The head of entertainment at France Television, Nicolas Pernikoff, is calling for a change in the way voting is conducted at the Eurovision Song Contest.
This year's Eurovision Song Contest might be over, but once again the issue of how the votes are tallied is making the headlines - at least in France.
According to a report in the weekly news magazine, Le Point (in French), Nicolas Pernikoff, the head of entertainment at France Television, is unhappy with the current 50-50 split between national juries and the viewing public.
Apparently, says Le Point, there were negotiations going on in the corridors of the hotel at which various delegations were staying during last weekend's contest in the Norwegian capital Oslo.
Alliances were created to exchange points and Twitter used to influence the vote of juries in countries who would be allocating points at the end of the competition.
"It's a scandal and we'll bring it up at the next committee meeting of Eurovision," said Pernikoff.
"I'll also put forward a motion that only the vote of the viewing public be taken into consideration," he added.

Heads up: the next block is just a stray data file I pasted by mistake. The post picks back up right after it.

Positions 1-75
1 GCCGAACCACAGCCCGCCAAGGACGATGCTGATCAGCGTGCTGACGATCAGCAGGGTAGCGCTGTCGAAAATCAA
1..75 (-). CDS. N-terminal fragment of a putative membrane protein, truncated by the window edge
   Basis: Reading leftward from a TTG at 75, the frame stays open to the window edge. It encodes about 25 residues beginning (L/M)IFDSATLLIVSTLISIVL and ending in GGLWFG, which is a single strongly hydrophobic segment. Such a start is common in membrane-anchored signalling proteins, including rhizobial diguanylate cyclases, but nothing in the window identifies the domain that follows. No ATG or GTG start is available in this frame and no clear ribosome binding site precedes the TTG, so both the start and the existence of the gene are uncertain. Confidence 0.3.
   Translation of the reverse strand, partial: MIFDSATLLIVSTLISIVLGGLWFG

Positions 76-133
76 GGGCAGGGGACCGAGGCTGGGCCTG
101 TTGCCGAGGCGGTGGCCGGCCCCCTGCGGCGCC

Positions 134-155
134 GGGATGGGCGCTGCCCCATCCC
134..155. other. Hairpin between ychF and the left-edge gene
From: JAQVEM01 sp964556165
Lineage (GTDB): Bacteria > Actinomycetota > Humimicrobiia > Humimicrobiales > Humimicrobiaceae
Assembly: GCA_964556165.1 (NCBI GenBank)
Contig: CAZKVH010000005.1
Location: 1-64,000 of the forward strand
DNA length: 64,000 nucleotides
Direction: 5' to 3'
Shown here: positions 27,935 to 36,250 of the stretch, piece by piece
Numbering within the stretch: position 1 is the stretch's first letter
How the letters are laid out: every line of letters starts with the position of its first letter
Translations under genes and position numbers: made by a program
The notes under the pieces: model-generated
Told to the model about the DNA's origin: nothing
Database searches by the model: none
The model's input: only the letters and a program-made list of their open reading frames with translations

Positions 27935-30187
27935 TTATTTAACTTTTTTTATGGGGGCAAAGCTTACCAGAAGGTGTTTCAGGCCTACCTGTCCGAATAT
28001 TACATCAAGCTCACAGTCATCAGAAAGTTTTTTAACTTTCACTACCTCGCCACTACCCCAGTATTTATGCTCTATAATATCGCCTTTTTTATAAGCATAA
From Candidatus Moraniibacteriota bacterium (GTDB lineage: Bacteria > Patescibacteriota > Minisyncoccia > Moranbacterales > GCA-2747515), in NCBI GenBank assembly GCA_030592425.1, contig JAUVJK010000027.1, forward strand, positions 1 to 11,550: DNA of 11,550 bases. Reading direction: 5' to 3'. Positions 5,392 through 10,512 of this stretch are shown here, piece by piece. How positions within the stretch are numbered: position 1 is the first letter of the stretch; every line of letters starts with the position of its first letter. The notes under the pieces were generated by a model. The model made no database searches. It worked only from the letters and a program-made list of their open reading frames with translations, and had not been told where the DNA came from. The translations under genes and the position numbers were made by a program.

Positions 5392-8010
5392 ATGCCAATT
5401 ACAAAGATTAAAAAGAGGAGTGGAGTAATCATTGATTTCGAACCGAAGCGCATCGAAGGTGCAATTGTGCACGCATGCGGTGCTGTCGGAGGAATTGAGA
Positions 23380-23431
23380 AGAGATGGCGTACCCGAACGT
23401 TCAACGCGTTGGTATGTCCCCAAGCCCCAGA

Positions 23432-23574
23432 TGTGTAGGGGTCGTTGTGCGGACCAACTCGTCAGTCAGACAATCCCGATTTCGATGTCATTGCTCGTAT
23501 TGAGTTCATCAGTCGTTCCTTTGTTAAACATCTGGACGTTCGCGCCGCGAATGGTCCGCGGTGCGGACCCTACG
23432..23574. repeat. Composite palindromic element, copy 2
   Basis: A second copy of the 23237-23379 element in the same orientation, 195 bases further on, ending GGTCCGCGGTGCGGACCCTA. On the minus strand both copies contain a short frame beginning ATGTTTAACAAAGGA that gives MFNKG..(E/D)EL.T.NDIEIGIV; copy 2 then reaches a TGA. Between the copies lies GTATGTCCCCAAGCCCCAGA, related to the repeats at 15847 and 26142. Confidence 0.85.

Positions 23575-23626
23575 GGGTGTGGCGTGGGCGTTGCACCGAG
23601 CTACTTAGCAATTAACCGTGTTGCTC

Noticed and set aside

"Why should there be juries involved?"
Voting at Eurovision has long been a subject of controversy with accusations of political bias, skulduggery and geographical and cultural blocs playing their part in influencing the outcome.
It's a complicated process, perhaps most clearly explained by this year's official website.
Put briefly, the vote last Saturday began as the first contestant took to the stage and finished after the last of the 25 entries had been sung.
The tallies were then announced from around Europe; each of the 39 participating countries (including those who had been knocked out in the semi-finals) awarding points (from one to twelve) based on a 50-50 combination of televoting and national juries.
The system was one introduced by the European Broadcasting Union, under whose auspices Eurovision is produced, for the 2009 final with Svante Stockselius, executive supervisor of the Eurovision Song Contest saying at the time that it would make the outcome of the competition "more interesting".
"Nothing is more democratic than the vote of the public," the official Eurovision website quotes Stockselius as saying when the decision to establish the mixed voting was announced.
"But a jury takes the opportunity to listen to the songs several times, before they make up their minds."